According to Ms Rahayu Mahzam, Singapore's Parliamentary Secretary for Health, the attrition rate of nurses increased by 7.4 per cent in 2021 - the highest figure since 2017. Significant variables contributing to attrition included the enormous workload, including non-clinical and administrative duties; and lowered mental well-being in these stressful times- as reflected by high MC rates and many nurses experiencing burnout.

The next question: Where do these nurses transcend?

According to conversations and experiences from the nursing community, these nurses either find new adventures in restructured/private healthcare organisations, take an indefinite hiatus from nursing/healthcare, or turn to ad-hoc nursing assignments, colloquially termed as 'locum nursing.'

Locum nursing is a haven for some nurses and uncharted territory for others. Is locum nursing as lucrative or as risky as many claim? Let us discuss some advantages and disadvantages, and you be the judge.

1. Higher rates, higher earnings.

The good.

The average hourly rate for Registered and Enrolled Nurses in locum nursing is around 30 SGD and 28 SGD respectively (factoring in varying shifts and weekend rates). Nurses committing to a 42-hour work week amounts to 5040 SGD (RN) and 4704 SGD (EN) per month. However, this figure is estimated as locum nurses could choose to work permanent night shifts or longer hours for a greater wage. Typically, many locum nurses work beyond 42 hours a week due to its lucrative rates, which could scale their basic earnings.

These pay rates are attractive, particularly among newer nurses. Seasoned nurses with a relatively higher salary from years of cumulation may find this less enticing because they are likely to earn more than a full-time locum would (assuming working hours for both are equal).

The not so good.

Self-employed Singaporean/PR individuals must make CPF contributions. While most believe that self-employed individuals are exempted from CPF contributions, this is not true. The monthly payment rate for self-employed individuals varies from 6-8% based on their income, according to the CPF board. Bear in mind that this only contributes to the Medisave Account.

Full-time locum nurses must also be mindful that they will not reap the benefits of employer CPF contribution of 17% of their salary, company benefits (medical and flexi), and bonuses. Also, they may have to make additional contributions to their CPF Ordinary Account, which already has accumulated funds from previous working experience to purchase a house(unless the intention is to pay purely by cash).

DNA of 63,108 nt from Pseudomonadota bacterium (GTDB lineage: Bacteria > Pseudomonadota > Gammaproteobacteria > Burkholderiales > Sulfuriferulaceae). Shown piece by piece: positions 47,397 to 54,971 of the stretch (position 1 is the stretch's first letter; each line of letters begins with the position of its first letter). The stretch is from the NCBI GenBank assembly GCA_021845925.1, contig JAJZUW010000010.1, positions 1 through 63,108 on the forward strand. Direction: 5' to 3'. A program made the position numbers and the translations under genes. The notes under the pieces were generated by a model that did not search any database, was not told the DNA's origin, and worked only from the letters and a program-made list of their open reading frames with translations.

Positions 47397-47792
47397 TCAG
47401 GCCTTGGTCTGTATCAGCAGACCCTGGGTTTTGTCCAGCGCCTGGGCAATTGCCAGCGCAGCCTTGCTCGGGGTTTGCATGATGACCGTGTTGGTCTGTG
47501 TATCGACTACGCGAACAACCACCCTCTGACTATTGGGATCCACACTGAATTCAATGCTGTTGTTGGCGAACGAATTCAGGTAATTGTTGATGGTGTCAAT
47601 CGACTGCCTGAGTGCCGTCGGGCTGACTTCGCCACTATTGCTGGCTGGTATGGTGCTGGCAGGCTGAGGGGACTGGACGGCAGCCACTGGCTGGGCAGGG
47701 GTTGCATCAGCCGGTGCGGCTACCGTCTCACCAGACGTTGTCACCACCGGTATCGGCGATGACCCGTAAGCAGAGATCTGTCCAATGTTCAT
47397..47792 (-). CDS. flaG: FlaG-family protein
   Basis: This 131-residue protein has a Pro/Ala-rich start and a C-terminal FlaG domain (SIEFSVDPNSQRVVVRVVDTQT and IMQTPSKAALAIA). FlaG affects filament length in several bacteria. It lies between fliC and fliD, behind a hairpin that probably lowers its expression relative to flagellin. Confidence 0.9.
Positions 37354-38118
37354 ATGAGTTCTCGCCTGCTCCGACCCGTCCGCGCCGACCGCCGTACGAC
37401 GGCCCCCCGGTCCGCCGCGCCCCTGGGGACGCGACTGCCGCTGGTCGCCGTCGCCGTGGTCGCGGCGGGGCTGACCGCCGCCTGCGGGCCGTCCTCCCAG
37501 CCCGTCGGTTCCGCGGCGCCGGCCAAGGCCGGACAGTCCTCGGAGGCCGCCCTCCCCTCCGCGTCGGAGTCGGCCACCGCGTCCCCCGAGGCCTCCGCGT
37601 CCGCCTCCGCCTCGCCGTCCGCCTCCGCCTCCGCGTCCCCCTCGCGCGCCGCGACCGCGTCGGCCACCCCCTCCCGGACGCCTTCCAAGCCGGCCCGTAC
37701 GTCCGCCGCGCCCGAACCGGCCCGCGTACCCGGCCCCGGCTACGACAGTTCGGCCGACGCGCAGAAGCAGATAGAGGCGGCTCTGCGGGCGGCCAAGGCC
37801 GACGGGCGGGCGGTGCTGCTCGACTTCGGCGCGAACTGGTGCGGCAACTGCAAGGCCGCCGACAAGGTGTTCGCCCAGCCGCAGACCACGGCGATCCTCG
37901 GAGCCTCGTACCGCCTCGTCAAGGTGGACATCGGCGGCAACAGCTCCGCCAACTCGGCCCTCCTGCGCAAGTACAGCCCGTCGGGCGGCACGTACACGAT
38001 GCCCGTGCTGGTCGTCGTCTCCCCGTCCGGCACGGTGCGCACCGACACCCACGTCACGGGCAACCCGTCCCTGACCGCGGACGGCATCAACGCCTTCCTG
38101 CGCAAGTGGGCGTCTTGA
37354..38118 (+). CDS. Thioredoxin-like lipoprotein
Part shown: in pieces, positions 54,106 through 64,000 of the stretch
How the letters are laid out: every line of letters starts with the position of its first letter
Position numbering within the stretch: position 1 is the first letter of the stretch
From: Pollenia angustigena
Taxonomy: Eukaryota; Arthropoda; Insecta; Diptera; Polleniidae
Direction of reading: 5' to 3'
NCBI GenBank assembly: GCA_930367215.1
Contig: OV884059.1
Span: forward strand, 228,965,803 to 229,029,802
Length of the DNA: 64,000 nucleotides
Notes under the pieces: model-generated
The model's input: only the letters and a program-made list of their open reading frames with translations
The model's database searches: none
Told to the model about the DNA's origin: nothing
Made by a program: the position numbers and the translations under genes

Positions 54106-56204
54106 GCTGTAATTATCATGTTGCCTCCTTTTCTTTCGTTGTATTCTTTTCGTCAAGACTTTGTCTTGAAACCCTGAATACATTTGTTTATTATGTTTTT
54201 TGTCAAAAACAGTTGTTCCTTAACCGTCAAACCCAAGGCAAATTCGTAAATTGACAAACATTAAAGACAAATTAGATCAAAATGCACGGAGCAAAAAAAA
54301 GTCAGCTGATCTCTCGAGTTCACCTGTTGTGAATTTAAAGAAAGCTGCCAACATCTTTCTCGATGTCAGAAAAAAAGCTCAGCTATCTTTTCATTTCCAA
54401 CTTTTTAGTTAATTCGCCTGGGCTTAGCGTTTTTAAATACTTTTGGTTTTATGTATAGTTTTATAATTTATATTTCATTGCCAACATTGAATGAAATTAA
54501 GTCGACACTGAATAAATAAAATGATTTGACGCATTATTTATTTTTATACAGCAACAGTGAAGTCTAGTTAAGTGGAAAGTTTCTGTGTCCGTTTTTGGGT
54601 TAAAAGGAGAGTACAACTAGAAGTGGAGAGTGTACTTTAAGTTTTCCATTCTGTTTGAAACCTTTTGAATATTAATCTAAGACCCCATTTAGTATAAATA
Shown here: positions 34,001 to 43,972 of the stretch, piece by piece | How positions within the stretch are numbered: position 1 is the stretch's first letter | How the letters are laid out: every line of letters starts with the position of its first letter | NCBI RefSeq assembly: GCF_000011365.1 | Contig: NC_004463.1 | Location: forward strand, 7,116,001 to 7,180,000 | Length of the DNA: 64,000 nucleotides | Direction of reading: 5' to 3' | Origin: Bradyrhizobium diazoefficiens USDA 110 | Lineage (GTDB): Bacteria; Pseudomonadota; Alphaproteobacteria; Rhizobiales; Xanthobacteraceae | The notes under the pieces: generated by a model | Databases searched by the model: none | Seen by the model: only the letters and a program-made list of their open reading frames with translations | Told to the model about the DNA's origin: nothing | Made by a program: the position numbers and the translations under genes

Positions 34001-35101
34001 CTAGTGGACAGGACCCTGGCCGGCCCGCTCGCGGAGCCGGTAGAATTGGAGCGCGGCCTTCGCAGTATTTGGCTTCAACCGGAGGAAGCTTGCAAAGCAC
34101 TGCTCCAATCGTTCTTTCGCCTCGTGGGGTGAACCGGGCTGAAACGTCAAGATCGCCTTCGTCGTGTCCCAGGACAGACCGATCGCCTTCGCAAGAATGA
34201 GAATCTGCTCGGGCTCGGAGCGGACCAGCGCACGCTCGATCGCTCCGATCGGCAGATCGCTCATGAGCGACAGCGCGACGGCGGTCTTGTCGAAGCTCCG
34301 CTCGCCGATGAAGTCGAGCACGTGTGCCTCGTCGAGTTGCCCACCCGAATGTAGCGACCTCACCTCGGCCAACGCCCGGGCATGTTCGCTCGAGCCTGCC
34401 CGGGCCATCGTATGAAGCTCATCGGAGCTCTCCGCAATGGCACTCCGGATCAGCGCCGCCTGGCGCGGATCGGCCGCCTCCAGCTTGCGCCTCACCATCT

2. Time is in your hands.

The good.

Being a locum nurse means one will now have the luxury of time. You get to choose your vacation time and make plans weeks, or even months in advance without fretting if your Reporting Officers might reject you. According to a CNBC article, many have reported having improved mental health due to deliberately taking days off to recuperate. In relation to that, many locum nurses have also stated that transitioning to a "full-time locum" significantly improved their mental and physical health.

The not so good.

Since nurses can now choose their working days, their income will be entirely dependent on the number of days and hours worked. This translates to not being compensated for days when they do not work, as opposed to being a full-time employee paid for sick leave and annual/vacation leave.

However, this can be addressed with appropriate planning by designating realistic weekly/monthly target hours. Suppose the objective is to quit the restructured system for one's mental health. In that case, pushing oneself harder may be contradictory and disregarding one's personal well-being.

My thoughts.

These are all pertinent considerations when deciding to transit to locum full-time. It offers a balance of work-life, and one's income will increase in folds. However, it is always wise to factor in the other considerations, such as committing extensive and additional hours which could jeopardise your well-being (again), and potentially missing out on other benefits and remunerations that you get from being a full-time employee.

Nevertheless, I am confident one will make the best decision as nobody knows their priorities better than themselves.

I would also like to take this opportunity to mention a platform that connects nurses with flexible, locum shift hours and, of course, at competitive rates. It is known as Worq Health. The essence of this platform is to empower nurses to take control of their schedules and find shifts that fulfil their needs, preferences, and suitability while also contributing to healthcare institutions' staffing challenges.

Signing up is simple because Worq Health is integrated with Singpass; it takes less than a minute to create a profile, and the nurse is ready to start looking for shifts and earning extra kopi money within 72 hours. In terms of work assignments, Worq Health can link nurses to eligible assignments on their platform, with transparent rates and streamlined communication, as opposed to traditional methods in which a nurse may have to communicate with multiple recruiters for different assignments. If you ask me, it sounds relatively simple, and puts the 'ma fan-ness' at bay!

So give Worq Health a try; their application is downloadable on both the app and play store!

Till then, stay safe!